The idea for new laws can come from parliament of department ministers. Where ever the idea comes from, it must be introduced to the Cabinet as a whole following approval and drafting by the relevant Cabinet Committee.
A green paper is, essentially, a consulation document. It sets out the idea for the new act and the reasoning behind it. The Minister for the department who the potential law concerns is responsible for the green paper and will be the one who the debate and questions are aimed at. A proposal for a road traffic law will be of the interest of police, the legal profession, monitoring organisations such as the AA or RAC and car manufacturers.All these parties may want their say on the proposal and therefore the Minister must take all of this into account.
A white paper is what comes after the green paper once it has been amended, re-thought or re-drafted as a result of the law commissions report. A white paper is a set of proposals for the bill which is passed to the relevant Cabinet committee and must be approved by the whole cabinet. Once it is approved it is handed to parliamentary draftsmen to be drafted into a Bill.
A bill may start in either the House of Commons or the House of Lords (except finance bills which must start in the commons).
This stage is just a formality to announce the Bill to the starting House. The title of the Bill is read pit and the Bill is printed and given to each member of the House. If the draftsmen has not got the bill by this point then a dummy bill is handed out.
Here is where most if the debating happens in the House. Questions are aimed at the cabinet minister. There is a debate on the larger aspects of the bill rather than the minor details. The second reading is what is most predominantly used in Hansard reports provding it was said by a relevant cabinet minister.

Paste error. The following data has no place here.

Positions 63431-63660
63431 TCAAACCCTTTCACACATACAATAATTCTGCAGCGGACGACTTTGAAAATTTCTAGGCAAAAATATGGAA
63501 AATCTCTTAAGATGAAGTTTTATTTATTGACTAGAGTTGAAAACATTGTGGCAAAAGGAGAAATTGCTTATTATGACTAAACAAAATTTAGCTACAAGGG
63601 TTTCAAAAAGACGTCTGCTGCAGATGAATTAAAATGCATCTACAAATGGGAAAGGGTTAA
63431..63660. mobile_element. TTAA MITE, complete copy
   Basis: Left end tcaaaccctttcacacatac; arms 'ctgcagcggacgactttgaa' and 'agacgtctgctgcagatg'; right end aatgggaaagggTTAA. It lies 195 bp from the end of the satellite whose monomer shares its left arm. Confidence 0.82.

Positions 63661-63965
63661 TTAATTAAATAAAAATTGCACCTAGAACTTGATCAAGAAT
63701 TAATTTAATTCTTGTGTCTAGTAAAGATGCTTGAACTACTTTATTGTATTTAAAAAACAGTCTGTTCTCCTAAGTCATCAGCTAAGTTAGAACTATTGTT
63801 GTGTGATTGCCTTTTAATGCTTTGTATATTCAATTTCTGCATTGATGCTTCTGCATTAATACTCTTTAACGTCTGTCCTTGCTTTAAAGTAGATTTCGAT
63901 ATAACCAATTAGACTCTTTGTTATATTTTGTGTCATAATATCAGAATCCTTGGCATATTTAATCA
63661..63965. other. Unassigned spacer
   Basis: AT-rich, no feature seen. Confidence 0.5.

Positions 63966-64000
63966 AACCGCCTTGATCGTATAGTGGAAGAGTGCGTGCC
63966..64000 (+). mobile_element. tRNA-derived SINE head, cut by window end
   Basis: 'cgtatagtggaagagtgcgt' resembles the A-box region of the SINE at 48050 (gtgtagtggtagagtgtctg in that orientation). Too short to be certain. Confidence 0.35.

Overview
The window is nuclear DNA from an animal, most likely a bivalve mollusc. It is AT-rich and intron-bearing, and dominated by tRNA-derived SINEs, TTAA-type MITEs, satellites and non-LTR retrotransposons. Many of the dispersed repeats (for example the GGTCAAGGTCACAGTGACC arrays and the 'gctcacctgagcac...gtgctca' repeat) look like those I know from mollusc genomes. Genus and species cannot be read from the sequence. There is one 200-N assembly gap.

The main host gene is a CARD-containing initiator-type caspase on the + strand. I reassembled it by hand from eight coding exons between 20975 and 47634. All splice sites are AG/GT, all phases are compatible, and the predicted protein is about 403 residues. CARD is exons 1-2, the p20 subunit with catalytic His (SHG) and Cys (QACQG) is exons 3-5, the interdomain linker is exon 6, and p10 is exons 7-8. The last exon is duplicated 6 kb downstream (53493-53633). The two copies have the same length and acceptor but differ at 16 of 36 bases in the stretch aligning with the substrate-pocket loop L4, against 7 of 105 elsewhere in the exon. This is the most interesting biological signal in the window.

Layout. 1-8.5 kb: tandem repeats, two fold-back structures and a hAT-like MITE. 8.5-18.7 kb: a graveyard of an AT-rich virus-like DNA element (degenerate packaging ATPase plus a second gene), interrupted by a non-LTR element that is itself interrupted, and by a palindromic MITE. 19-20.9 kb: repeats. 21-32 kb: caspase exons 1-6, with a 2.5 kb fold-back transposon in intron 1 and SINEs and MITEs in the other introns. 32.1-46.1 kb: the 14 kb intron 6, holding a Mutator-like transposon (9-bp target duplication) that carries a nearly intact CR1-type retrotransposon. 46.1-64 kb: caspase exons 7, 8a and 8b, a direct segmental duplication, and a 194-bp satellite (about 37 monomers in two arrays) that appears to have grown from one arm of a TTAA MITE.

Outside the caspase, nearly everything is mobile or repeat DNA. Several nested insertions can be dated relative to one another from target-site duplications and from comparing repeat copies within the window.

Legislative stages (continued)
This stage allows for the detailed scrutiny of the Bills. The Bills are scrutinised by small groups of MP's ranging from 15 to 50. Members of the committee are chose based on their interest and expertise in the field of a Bill. A separate committee is formed for each individual bill. The committee can scrutinise every detail of the bill and make ammendments in accordance to the debate points brought up in the second reading. For an important bill, it can be possible for a whole to sit as a committee(e.g Financial bills).
After scrutiny the committee will report back to the House and inform the House of any amendment. If there are no amendments then the bill goes to the next stage. Amendments will be voted on (accepted or rejected).
If approved in the report stage the Bill goes on to its third reading. This gives the House a final chance to look at the bill again as a whole, with amendments, and decide whether it shall go further. The bill cannot be changed substantially. If there are no amendments the bill moves forward.
Legislative stages (continued)
The Bill is sent to the other House to go through the same stage process again. Any amendments will have to be sent back to the original House. If there begins to be a 'ping pong' effect (between the Houses) then the House of Commons can send thee Bill for royal assent with out any need for approval of the House of Lords under the Parliaments act 1911 and 1949.
The bill is sent to the Monarch for approval.This is a mere formality as the Monarch has not refused a Bill since 1707. The short title is read to the Monarch and the bill is accpeted. It will come into legislation on midnight of that night.